By Rishad Marquardt: Over the weekend, Las Vegas hosted the second installment in the Andre “SOG” Ward – Sergey “Krusher” Kovalev saga in which Andre Ward scored an emphatic 8th round TKO over Sergei Kovalev. As was true the first time round, this fight was going to be special. Two of the highest caliber fighters in boxing, both with glittering career records, both ranked at the top of the pound for pound lists, both fighting an opponent that would define how people would evaluate them after they hang-up their gloves.
The way the two were approaching the fight contrasted heavily. Ward has been partnered with his trainer Virgil Hunter since he was a young man and the bond between him and his team is palpable. Kovalev similarly had a hard upbringing but doesn’t seem to have had a figure akin to that of Hunter to guide him throughout his career. When suspicions that his trainer John David Jackson had been in contact with the Ward camp were presented to Kovalev, he responded by saying he didn’t care, that everything he was going to do would be done by himself anyway. He even went as far as to say that it would be him making the decisions during the fight in the rematch, not his trainer. Determining whether the difference of Ward having a mentor and father-figure being the cause for the different mental states of each fighter would be premature and work for a psychologist. However, based on the talk that took place between the two fights, that difference now looks in hindsight to perhaps be what gave Ward the edge, especially in the second fight.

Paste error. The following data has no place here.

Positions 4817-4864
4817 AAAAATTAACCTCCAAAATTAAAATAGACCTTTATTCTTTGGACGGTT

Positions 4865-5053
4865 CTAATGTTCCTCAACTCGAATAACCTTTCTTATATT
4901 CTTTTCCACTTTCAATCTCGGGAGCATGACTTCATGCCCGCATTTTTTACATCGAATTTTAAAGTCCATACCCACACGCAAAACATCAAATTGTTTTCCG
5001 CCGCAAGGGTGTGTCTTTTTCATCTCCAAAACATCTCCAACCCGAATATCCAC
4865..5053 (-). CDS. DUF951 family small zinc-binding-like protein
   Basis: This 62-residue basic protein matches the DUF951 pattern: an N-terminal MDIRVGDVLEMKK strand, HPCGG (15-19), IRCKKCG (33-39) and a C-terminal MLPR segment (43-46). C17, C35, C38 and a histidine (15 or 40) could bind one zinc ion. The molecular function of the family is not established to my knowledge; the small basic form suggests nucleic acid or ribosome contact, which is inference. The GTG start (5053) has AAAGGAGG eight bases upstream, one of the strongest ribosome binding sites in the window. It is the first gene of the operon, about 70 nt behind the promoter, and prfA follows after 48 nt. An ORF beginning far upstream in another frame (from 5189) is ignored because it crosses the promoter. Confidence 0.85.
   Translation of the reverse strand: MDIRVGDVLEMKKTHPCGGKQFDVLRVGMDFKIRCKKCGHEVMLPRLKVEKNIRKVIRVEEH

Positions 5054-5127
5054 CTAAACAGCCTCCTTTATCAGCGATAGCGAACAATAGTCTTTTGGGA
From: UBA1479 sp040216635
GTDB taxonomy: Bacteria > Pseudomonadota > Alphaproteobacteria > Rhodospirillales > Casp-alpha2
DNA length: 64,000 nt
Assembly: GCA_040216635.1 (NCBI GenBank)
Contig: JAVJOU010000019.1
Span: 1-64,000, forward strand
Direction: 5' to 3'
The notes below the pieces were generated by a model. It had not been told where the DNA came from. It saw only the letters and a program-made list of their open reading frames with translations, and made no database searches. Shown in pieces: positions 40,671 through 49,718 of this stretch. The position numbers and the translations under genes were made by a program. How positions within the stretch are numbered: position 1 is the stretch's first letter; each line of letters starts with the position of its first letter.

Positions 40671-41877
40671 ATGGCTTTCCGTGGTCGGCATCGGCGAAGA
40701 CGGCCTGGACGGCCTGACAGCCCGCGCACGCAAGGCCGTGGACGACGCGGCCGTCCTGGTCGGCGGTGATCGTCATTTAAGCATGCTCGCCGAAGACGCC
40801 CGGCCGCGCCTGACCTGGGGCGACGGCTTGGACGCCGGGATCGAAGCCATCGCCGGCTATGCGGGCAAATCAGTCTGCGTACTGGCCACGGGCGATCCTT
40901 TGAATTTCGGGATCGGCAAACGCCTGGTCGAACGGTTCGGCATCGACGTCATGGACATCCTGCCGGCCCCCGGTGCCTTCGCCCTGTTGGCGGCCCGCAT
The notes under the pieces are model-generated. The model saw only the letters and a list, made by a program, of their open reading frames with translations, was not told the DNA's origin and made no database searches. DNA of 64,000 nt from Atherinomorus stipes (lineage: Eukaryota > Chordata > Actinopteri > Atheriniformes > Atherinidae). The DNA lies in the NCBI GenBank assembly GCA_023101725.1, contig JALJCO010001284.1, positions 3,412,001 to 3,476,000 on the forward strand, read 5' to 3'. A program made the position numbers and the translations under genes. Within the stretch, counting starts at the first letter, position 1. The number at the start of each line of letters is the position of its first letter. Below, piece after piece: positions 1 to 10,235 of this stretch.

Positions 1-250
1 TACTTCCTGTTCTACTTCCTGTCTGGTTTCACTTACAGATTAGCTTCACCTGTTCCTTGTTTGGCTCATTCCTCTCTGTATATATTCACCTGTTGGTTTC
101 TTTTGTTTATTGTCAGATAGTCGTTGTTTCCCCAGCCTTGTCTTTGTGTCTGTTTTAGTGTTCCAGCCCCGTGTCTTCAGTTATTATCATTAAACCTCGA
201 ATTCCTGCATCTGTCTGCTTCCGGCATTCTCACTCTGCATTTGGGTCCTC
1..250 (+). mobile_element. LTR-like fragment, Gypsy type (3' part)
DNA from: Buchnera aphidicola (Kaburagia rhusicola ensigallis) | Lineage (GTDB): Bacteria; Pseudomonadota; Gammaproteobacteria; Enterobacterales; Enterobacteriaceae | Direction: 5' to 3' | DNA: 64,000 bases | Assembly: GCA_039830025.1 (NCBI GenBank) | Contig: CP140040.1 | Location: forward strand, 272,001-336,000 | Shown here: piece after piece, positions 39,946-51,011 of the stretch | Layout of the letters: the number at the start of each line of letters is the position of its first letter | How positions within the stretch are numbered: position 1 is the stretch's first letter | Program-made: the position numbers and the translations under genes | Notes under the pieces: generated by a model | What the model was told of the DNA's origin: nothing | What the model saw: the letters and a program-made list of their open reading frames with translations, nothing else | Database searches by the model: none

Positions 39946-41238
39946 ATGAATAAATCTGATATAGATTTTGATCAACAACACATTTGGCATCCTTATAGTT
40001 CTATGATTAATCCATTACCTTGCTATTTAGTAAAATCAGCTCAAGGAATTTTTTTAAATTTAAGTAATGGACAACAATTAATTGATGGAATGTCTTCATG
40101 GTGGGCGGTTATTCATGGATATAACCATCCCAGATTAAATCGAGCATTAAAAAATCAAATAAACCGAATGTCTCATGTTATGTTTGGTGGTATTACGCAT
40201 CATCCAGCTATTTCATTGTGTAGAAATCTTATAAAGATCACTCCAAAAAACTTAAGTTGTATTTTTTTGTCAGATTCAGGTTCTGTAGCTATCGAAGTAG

Ward can be at times perceived as an arrogant man, but he often shows a profound dedication not just to working hard in training but also in striving to be an ethically and morally good person outside of the ring. For Andre it’s all about positivity and with the philosopher-like Virgil Hunter constantly uttering words of wisdom and morale into Andres ear since his youth, he came across as the more dignified, stable, balanced, and perhaps most importantly the more ‘at peace’ of the two. Kovalev, on the other hand came across as being angry, bitter, un-trusting, and carrying a detrimentally large chip on his shoulder. Before the fight, Kathy Duva and other analysts claimed that Kovalev fights best when he is angry and so him being really mad at Ward now is a good thing. That may well be true for most opponents but not for an intelligent fighter like Ward who has the mastery to turn his opponent’s traits against them.
The difference in mental state of mind seemed to be reinforced after the second fight had taken place. Once again we saw a composed Ward giving insights into how he did it and a Kovelev fuming at another result that didn’t go his way. Maybe Kovelev did have reason to complain in both fights, but his response and reaction hints that Ward would have the mental upper-hand no matter how many rematches they had.
This was a fight in which both fighters were in the most elite of leagues when it comes to technique and physical fitness. And yet ultimately, as is often the case in top level sport, the contest was won on a mental battlefield where Ward emerged as the clear victor.